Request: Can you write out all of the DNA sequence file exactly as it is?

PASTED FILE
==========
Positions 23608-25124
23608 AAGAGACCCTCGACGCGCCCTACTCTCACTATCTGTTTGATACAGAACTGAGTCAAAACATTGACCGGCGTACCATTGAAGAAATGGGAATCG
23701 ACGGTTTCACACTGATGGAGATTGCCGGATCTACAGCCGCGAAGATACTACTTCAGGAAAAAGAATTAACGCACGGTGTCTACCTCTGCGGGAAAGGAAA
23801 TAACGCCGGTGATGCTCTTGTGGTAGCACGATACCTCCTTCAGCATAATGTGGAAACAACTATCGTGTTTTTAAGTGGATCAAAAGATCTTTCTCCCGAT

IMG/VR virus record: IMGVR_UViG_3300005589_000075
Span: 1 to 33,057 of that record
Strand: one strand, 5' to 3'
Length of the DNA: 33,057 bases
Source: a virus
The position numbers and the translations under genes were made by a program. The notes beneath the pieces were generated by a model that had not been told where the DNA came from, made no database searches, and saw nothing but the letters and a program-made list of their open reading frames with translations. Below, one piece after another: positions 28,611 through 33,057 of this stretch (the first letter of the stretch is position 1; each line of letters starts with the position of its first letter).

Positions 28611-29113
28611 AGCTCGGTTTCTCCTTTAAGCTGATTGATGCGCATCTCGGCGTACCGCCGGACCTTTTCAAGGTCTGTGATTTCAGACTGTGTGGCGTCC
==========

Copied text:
Positions 23608-25124
23608 AAGAGACCCTCGACGCGCCCTACTCTCACTATCTGTTTGATACAGAACTGAGTCAAAACATTGACCGGCGTACCATTGAAGAAATGGGAATCG
23701 ACGGTTTCACACTGATGGAGATTGCCGGATCTACAGCCGCGAAGATACTACTTCAGGAAAAAGAATTAACGCACGGTGTCTACCTCTGCGGGAAAGGAAA
23801 TAACGCCGGTGATGCTCTTGTGGTAGCACGATACCTCCTTCAGCATAATGTGGAAACAACTATCGTGTTTTTAAGTGGATCAAAAGATCTTTCTCCCGAT

IMG/VR virus record: IMGVR_UViG_3300005589_000075
Span: 1 to 33,057 of that record
Strand: one strand, 5' to 3'
Length of the DNA: 33,057 bases
Source: a virus
The position numbers and the translations under genes were made by a program. The notes beneath the pieces were generated by a model that had not been told where the DNA came from, made no database searches, and saw nothing but the letters and a program-made list of their open reading frames with translations. Below, one piece after another: positions 28,611 through 33,057 of this stretch (the first letter of the stretch is position 1; each line of letters starts with the position of its first letter).

Positions 28611-29113
28611 AGCTCGGTTTCTCCTTTAAGCTGATTGATGCGCATCTCGGCGTACCGCCGGACCTTTTCAAGGTCTGTGATTTCAGACTGTGTGGCGTCC